The quarrel flashed up so suddenly, though I had been preparing it all along, that no one moved. The woman indeed, fell back to her children, but the rest looked on open-mouthed. Had they stirred, or had a moment's hurly-burly heated his blood, I doubt not Fresnoy would have taken up my challenge, for he did not lack hardihood. But as it was, face to face with me in the silence, his courage failed him. He paused, glowering at me uncertainly, and did not speak.
'Well,' I said, 'don't you think that if I pay I ought to give orders, sir?'
'Who wishes to oppose your orders?' he muttered, drinking off a bumper, and sitting down with an air of impudent bravado, assumed to hide his discomfiture.
'If you don't, no one else does,' I answered. So that is settled. Landlord, some more wine.'
He was very sulky with me for a while, fingering his glass in silence and scowling at the table. He had enough gentility to feel the humiliation to which he had exposed himself, and a sufficiency of wit to understand that that moment's hesitation had cost him the allegiance of his fellow-ruffians. I hastened, therefore, to set him at his ease by explaining my plans for the night, and presently succeeded beyond my hopes; for when he heard who the lady was whom I proposed to carry off, and that she was lying that evening at the Chateau de Chize, his surprise swept away the last trace of resentment. He stared at me, as at a maniac.
'Mon Dieu!' he exclaimed. 'Do you know what you are doing, Sieur?'
'I think so,' I answered.
'Do you know to whom the chateau belongs?'
'To the Vicomte de Turenne.'
'And that Mademoiselle de la Vire is his relation?'
'Yes,' I said.
'Mon Dieu!' he exclaimed again. And he looked at me open- mouthed.
'What is the matter?' I asked, though I had an uneasy consciousness that I knew--that I knew very well.
'Man, he will crush you as I crush this hat!' he answered in great excitement. 'As easily. Who do you think will protect you from him in a private quarrel of this kind? Navarre? France? our good man? Not one of them. You had better steal the king's crown jewels--he is weak; or Guise's last plot--he is generous at times, or Navarre's last sweetheart--he is as easy as an old shoe. You had better have to do with all these together, I tell you, than touch Turenne's ewe-lambs, unless your aim be to be broken on the wheel! Mon Dieu, yes!'
'I am much obliged to you for your advice,' I said stiffly, 'but the die is cast. My mind is made up. On the other hand, if you are afraid, M. Fresnoy--'
'I am afraid; very much afraid,' he answered frankly.
'Still your name need not be brought into the matter,' I replied, 'I will take the responsibility. I will let them know my name here at the inn, where, doubtless, inquiries will be made.'
'To be sure, that is something,' he answered. thoughtfully. 'Well, it is an ugly business, but I am in for it. You want me to go with you a little after two, do you? and the others to be in the saddle at three? Is that it?'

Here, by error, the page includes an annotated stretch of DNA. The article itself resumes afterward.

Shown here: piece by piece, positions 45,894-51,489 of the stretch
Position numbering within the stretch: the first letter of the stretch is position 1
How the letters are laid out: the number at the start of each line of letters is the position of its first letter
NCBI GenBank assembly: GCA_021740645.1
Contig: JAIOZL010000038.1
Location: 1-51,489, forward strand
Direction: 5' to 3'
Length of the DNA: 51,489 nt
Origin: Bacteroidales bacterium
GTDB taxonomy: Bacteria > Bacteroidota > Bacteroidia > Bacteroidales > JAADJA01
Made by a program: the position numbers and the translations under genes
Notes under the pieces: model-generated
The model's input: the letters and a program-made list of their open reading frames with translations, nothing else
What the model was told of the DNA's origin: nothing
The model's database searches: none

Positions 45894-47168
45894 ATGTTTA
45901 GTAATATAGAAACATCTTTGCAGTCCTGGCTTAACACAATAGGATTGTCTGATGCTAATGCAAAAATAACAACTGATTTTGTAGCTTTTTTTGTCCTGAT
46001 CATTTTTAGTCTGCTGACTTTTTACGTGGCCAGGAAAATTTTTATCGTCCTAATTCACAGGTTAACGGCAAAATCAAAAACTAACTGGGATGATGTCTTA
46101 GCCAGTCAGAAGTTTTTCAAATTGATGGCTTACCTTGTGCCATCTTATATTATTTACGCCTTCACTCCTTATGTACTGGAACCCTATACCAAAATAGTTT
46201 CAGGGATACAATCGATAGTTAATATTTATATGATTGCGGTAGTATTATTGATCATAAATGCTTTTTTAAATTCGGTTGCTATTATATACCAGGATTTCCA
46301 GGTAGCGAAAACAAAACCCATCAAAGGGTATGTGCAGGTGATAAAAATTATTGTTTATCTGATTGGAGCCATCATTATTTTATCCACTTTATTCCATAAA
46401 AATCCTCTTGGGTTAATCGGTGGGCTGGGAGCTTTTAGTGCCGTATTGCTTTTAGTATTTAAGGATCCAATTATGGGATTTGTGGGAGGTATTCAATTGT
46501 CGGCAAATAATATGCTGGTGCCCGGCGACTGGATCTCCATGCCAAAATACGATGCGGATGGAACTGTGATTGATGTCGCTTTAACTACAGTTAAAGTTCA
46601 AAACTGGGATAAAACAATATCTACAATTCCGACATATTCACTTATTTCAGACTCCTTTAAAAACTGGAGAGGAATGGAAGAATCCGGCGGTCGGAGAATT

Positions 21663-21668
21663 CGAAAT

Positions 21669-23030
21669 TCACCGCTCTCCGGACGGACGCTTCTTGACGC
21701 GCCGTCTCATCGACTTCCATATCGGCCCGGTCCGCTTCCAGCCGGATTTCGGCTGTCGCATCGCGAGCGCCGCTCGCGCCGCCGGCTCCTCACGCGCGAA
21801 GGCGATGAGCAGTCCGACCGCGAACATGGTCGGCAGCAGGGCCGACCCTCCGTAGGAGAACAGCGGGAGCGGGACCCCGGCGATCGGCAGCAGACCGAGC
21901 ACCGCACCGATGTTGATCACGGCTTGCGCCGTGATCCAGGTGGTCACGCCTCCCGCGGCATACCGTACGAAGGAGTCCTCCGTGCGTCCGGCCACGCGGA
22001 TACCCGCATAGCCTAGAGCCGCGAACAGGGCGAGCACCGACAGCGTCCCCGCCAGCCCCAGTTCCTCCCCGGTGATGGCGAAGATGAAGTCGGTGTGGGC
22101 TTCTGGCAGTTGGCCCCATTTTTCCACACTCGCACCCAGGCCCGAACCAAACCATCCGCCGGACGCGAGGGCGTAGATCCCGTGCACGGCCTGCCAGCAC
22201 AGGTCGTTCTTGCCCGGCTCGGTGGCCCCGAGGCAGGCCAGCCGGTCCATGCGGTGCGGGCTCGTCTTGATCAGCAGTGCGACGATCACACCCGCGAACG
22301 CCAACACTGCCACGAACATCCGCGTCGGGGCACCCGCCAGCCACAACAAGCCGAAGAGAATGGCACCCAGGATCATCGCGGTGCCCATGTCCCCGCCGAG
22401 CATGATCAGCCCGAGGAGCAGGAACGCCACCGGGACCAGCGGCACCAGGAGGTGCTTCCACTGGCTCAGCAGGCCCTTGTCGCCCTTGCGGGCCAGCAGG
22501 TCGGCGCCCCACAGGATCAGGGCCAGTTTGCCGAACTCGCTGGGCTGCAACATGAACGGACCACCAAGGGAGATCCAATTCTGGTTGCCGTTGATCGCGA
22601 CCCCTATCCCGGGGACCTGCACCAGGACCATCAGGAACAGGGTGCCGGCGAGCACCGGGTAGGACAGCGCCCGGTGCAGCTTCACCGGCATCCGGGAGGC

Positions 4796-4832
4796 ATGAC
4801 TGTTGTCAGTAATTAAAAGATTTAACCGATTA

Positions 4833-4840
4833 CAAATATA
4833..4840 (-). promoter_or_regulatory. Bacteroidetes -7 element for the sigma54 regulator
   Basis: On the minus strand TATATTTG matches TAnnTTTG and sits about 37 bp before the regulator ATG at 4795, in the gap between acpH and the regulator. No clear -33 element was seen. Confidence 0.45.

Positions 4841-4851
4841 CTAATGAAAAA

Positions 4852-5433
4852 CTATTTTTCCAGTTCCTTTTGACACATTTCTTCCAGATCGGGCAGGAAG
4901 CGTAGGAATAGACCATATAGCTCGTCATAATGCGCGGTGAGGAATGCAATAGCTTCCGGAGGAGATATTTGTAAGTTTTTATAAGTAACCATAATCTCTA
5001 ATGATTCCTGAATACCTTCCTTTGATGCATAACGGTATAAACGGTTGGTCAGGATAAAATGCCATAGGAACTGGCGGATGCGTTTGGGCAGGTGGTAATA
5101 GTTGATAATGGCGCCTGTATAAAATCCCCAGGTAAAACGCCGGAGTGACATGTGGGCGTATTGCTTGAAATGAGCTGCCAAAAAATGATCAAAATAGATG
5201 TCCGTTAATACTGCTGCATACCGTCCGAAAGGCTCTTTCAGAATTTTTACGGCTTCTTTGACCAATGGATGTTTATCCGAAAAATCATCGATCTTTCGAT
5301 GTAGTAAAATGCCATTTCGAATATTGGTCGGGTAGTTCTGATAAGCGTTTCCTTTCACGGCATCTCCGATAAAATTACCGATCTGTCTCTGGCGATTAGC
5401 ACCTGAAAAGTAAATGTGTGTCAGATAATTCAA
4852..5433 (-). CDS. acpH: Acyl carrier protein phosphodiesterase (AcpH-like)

I assented, pleased to find him so far acquiescent; and in this way, talking the details over more than once, we settled our course, arranging to fly by way of Poitiers and Tours. Of course I did not tell him why I selected Blois as our refuge, nor what was my purpose there; though he pressed me more than once on the point, and grew thoughtful and somewhat gloomy when I continually evaded it. A little after eight we retired to the loft to sleep; our men remaining below round the fire and snoring so merrily as almost to shake the crazy old building. The host was charged to sit up and call us as soon as the moon rose, but, as it turned out, I might as well have taken this office on myself, for between excitement and distrust I slept little, and was wide awake when I heard his step on the ladder and knew it was time to rise.
I was up in a moment, and Fresnoy was little behind me; so that, losing no time in talk, we were mounted and on the road, each with a spare horse at his knee, before the moon was well above the trees. Once in the Chase we found it necessary to proceed on foot, but, the distance being short, we presently emerged without misadventure and stood opposite to the chateau, the upper part of which shone cold and white in the moon's rays.
There was something so solemn in the aspect of the place, the night being fine and the sky without a cloud, that I stood for a minute awed and impressed, the sense of the responsibility I was here to accept strong upon me. In that short space of time all the dangers before me, as well the common risks of the road as the vengeance of Turenne and the turbulence of my own men, presented themselves to my mind, and made a last appeal to me to turn back from an enterprise so foolhardy. The blood in a man's veins runs low and slow at that hour, and mine was chilled by lack of sleep and the wintry air. It needed the remembrance of my solitary condition, of my past spent in straits and failure, of the grey hairs which swept my cheek, of the sword which I had long used honourably, if with little profit to myself; it needed the thought of all these things to restore me to courage and myself.